Wednesday, May 16, 2018

Japan Days 18 & 19: Kenrokuen

Brightly red burning
a heartlessly bitter sun
but spring's in the breeze
-Matsuo Basho, a haiku displayed within the Kenrokuen gardens
(terribly adapted by Craig from existing translations to more accurately reflect our experience)

A big reason for us to visit Kanazawa was that it contains one of the three great Japanese gardens, Kenrokuen. We walked the gardens twice, the first time to make sure we got there in the sunshine, with bad weather threatening the rest of our visit, and again in the early morning to have it to ourselves and avoid the tour groups. The magnificence of the gardens does not translate to pictures amazingly well, but that does not mean you will be subjected to any fewer photos.

Japanese gardens have six elements that combine to 'harmonize conflicting landscapes to produce contrasting beauties''. Kenrokuen is one of few that has all six of these features and this is part of what makes it a great garden. It also gives it its name which can be translated as “garden of six elements”.

The six elements are presented in seemingly contradictory pairs, at least in the pamphlet we were given.

Spaciousness and Seclusion: it was remarkable how well many different points of the gardens created both experiences simultaneously.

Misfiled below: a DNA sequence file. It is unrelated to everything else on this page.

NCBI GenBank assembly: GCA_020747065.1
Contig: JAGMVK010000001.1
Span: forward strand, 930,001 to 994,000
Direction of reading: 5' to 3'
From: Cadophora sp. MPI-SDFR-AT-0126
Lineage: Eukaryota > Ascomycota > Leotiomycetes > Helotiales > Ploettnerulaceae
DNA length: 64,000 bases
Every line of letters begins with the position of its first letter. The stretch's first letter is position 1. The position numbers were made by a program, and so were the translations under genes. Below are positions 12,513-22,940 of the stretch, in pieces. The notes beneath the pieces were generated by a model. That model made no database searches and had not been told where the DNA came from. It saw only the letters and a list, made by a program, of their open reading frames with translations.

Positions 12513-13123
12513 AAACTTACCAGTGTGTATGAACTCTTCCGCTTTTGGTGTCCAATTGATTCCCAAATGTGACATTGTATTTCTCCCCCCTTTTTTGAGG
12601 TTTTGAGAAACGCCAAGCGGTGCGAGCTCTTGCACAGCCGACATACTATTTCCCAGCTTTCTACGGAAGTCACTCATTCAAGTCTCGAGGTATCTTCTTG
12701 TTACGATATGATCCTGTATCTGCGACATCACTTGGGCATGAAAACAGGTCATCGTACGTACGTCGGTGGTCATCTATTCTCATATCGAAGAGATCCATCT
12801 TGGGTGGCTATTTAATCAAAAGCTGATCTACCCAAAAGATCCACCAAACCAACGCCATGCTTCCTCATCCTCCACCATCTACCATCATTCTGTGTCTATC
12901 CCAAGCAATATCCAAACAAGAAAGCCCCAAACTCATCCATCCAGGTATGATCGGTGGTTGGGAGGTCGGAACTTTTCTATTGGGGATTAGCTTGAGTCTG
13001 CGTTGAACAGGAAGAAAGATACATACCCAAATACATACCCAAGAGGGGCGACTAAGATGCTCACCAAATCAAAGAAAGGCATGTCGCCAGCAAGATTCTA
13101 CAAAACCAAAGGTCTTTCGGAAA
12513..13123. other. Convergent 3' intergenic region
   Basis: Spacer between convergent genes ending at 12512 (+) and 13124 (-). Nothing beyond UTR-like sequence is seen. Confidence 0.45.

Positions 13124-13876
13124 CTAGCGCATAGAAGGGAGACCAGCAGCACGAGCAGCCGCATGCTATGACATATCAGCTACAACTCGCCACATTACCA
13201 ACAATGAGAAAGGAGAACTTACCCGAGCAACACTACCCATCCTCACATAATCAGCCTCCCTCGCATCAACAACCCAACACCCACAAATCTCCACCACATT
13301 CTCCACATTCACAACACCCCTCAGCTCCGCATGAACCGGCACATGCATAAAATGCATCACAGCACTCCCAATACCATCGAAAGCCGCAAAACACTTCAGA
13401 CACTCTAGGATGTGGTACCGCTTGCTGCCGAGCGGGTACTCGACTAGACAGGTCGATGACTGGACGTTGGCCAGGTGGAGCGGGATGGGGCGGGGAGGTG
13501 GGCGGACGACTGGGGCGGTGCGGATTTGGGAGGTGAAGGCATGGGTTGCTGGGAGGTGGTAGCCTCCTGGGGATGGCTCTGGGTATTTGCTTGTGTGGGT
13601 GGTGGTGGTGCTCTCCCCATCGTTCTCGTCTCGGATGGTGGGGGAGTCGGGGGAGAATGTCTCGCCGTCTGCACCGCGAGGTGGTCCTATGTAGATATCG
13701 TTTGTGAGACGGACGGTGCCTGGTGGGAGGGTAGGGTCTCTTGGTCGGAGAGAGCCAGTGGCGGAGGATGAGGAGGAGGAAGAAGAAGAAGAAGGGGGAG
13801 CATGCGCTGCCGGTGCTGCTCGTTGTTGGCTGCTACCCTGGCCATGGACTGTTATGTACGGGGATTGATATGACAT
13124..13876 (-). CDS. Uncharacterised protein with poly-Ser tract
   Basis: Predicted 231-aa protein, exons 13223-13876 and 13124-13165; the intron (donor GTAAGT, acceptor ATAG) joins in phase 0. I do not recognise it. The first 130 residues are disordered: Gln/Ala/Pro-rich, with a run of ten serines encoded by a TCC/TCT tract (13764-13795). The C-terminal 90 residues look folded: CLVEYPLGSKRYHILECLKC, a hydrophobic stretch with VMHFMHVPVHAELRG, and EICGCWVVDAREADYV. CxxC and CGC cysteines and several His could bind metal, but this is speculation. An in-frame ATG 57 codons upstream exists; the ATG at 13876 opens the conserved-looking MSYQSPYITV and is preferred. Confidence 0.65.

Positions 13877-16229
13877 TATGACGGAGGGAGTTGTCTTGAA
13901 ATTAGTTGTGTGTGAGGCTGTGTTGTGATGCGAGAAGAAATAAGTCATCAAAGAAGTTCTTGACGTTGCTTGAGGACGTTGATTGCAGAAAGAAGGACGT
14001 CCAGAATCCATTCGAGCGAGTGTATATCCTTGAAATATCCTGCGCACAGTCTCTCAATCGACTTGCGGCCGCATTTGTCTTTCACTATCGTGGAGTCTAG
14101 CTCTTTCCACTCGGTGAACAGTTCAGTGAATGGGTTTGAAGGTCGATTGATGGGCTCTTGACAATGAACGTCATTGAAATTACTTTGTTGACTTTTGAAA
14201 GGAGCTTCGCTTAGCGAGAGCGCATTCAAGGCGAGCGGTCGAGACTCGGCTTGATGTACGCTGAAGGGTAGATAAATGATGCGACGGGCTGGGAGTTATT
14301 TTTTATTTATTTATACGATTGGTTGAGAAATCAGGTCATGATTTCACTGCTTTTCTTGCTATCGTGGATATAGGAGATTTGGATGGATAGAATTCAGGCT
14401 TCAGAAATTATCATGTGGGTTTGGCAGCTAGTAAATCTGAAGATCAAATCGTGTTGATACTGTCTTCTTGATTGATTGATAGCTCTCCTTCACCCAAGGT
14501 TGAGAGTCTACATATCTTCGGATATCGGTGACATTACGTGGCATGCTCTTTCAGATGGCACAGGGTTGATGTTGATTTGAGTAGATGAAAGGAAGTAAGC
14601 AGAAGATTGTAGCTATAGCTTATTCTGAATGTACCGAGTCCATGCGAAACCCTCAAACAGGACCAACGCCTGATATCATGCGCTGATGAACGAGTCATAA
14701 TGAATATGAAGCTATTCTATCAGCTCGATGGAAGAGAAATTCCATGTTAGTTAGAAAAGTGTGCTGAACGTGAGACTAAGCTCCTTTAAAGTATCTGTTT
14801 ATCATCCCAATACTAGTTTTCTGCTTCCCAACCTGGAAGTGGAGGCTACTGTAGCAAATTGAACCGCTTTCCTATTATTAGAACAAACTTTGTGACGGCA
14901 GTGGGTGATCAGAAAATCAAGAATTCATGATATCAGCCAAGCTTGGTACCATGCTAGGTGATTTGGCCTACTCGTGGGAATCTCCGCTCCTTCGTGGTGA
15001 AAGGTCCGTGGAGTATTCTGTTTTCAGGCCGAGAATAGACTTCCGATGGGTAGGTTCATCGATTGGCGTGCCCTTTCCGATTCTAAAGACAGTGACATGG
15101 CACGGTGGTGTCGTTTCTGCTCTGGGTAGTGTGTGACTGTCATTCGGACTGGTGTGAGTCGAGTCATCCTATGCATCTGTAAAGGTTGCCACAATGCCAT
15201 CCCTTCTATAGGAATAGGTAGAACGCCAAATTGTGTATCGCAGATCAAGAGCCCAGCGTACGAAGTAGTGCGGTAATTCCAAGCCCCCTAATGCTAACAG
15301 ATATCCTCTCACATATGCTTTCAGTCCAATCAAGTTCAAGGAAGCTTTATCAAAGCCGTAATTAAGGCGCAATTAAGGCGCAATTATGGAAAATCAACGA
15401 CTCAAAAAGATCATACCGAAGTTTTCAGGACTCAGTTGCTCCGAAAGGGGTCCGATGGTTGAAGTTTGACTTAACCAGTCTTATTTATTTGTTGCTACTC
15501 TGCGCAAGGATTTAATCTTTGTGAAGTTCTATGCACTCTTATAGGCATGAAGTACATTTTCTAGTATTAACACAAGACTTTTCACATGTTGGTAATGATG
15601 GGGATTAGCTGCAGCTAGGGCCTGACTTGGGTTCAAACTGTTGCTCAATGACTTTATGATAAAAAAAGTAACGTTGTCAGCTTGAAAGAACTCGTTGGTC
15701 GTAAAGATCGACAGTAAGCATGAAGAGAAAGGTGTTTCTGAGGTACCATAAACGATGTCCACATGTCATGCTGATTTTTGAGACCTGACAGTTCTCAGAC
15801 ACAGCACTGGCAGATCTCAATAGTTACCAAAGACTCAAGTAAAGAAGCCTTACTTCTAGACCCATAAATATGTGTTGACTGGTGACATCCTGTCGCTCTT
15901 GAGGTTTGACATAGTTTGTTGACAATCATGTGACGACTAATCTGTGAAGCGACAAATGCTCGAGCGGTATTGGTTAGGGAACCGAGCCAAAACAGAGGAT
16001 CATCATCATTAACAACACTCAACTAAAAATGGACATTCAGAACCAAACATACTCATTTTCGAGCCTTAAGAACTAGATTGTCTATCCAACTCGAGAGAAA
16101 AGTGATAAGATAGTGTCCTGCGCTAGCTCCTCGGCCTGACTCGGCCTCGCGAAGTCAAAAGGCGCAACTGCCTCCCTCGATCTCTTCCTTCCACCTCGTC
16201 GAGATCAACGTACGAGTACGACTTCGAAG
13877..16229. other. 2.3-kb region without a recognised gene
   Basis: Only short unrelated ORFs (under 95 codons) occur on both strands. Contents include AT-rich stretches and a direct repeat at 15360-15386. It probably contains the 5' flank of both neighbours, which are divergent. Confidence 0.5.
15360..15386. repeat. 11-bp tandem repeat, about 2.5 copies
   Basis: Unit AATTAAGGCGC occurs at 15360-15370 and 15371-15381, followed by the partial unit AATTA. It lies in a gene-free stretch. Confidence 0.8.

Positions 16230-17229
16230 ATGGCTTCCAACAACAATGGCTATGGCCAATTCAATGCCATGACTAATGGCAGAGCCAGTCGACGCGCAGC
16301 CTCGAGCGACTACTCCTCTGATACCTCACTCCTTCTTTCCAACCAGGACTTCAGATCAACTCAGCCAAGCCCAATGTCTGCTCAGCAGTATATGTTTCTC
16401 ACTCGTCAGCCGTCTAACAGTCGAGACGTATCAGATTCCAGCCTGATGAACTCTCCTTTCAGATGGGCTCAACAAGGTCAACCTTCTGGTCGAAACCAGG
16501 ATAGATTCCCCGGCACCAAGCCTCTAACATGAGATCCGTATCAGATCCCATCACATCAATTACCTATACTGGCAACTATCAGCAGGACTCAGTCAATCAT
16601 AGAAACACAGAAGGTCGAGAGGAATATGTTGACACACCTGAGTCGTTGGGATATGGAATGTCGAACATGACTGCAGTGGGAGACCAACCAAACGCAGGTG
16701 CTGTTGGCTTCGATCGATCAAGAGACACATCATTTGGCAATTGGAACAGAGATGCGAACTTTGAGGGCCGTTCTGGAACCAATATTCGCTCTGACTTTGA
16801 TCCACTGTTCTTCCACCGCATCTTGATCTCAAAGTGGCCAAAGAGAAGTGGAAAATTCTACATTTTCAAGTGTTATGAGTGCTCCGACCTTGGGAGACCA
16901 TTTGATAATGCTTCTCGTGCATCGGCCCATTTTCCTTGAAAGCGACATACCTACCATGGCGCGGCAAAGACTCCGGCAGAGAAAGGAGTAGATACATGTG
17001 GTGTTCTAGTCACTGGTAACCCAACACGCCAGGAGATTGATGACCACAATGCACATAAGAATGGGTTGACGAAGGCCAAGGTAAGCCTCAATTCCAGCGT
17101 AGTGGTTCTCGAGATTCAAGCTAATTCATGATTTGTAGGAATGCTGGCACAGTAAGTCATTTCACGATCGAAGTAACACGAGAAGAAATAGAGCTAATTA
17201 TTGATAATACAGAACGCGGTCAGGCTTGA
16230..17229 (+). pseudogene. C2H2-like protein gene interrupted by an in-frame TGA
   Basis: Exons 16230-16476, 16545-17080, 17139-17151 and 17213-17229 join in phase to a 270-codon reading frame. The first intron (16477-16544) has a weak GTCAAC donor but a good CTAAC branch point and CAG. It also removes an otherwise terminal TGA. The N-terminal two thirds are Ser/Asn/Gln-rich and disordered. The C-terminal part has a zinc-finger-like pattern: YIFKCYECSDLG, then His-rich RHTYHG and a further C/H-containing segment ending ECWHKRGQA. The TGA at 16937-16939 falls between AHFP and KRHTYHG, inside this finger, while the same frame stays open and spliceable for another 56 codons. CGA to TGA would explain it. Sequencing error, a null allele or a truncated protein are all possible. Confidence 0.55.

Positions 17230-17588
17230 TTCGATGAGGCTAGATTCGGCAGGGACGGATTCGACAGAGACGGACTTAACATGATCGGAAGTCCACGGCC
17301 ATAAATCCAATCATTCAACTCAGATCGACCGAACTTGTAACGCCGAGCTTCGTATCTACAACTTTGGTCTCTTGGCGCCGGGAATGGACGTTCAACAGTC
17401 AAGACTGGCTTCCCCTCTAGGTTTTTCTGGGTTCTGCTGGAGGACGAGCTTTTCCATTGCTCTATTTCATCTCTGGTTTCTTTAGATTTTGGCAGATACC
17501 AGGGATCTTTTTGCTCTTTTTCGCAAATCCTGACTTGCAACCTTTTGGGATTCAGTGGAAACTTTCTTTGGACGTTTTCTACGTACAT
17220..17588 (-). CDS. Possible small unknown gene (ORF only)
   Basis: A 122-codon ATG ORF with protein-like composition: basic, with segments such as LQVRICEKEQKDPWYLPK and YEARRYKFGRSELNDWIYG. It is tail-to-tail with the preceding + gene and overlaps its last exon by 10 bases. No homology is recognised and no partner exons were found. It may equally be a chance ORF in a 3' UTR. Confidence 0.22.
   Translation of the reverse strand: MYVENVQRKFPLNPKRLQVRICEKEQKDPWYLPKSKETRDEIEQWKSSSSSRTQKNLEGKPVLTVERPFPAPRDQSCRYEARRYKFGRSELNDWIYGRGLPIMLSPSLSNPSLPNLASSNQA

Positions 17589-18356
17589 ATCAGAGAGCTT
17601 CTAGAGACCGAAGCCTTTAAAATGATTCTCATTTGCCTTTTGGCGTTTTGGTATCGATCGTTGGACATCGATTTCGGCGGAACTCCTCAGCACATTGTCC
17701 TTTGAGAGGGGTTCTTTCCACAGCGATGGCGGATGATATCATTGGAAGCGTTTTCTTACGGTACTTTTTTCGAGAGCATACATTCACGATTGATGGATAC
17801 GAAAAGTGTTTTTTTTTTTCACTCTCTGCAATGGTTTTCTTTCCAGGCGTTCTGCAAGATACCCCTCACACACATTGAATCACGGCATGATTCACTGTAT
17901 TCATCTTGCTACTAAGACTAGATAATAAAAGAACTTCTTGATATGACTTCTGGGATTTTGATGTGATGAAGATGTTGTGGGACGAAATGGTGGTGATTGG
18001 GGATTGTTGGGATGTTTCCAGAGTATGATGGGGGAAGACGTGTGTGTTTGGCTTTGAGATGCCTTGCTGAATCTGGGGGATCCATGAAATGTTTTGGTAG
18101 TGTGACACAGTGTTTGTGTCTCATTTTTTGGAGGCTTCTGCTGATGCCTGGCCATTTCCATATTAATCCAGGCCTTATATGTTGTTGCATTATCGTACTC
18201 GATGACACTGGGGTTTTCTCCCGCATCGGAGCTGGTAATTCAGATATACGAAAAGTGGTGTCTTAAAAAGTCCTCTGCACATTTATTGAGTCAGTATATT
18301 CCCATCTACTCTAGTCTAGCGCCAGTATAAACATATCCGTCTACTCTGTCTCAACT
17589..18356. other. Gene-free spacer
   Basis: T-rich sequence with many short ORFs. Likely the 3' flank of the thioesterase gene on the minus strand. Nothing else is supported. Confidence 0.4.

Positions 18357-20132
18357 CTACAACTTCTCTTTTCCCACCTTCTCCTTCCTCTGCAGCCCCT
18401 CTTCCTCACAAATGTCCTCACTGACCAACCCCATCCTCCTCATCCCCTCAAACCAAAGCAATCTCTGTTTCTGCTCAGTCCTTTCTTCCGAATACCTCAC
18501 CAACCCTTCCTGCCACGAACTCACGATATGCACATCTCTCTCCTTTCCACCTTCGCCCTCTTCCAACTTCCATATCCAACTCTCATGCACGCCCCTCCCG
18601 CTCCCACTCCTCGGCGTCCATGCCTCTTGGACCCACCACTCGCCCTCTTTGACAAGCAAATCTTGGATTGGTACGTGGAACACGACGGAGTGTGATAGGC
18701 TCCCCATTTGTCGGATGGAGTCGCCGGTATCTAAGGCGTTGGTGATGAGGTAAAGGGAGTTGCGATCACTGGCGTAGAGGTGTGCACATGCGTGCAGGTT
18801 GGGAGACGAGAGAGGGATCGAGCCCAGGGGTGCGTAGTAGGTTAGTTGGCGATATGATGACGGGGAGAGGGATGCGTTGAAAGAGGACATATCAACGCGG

Artifice and Antiquity: the built environment and artificial natural elements should harmonize with the natural setting.
The bridge is actually a single slab of stone but by cutting into the side it creates a feeling of lightness.
Water courses and Panoramas: thinking back a few hundred years the effort and ingenuity required to have a massive pond, perfectly controlled streams creating hypnotic patterns as they flowed over just the right number of pebbles, and a waterfall, all on top of a hill with views of the surrounding city and distant mountains was, and continues to be, an impressive feat.

Notice how the tree branches extending out over the pond blur the line between water and land?
Baby neglected to turn a full 90° at the bend
to enjoy the juxtaposition of the two views.
Allowing Baby to walk and wander at her slow and meandering pace was a wonderful way to enjoy the gardens as it allowed for prolonged viewing of some scenes and for us to take the time to enjoy how the view changes with each step.

We cannot overstate the importance of watching the Japanese Style Originator episode on Japanese gardens before visiting. The episode specifically goes through the various parts of Kenrokuen and explains the significance and the meaning of each bridge and lantern and their placement. However, it not only increased our enjoyment of this garden, throughout the trip we noticed trees shaped to follow the contours of the shoreline or other minute, beautiful, details that we would have otherwise walked right by. (You may have noticed a few nuggets of wisdom from the episode peppered into the captions.)

Alas, like any great experience, it comes to an end, but waiting for the bus as you watch the movements of golden and red fish gently disturb the reflection of a castle lets the feeling linger just a little longer.

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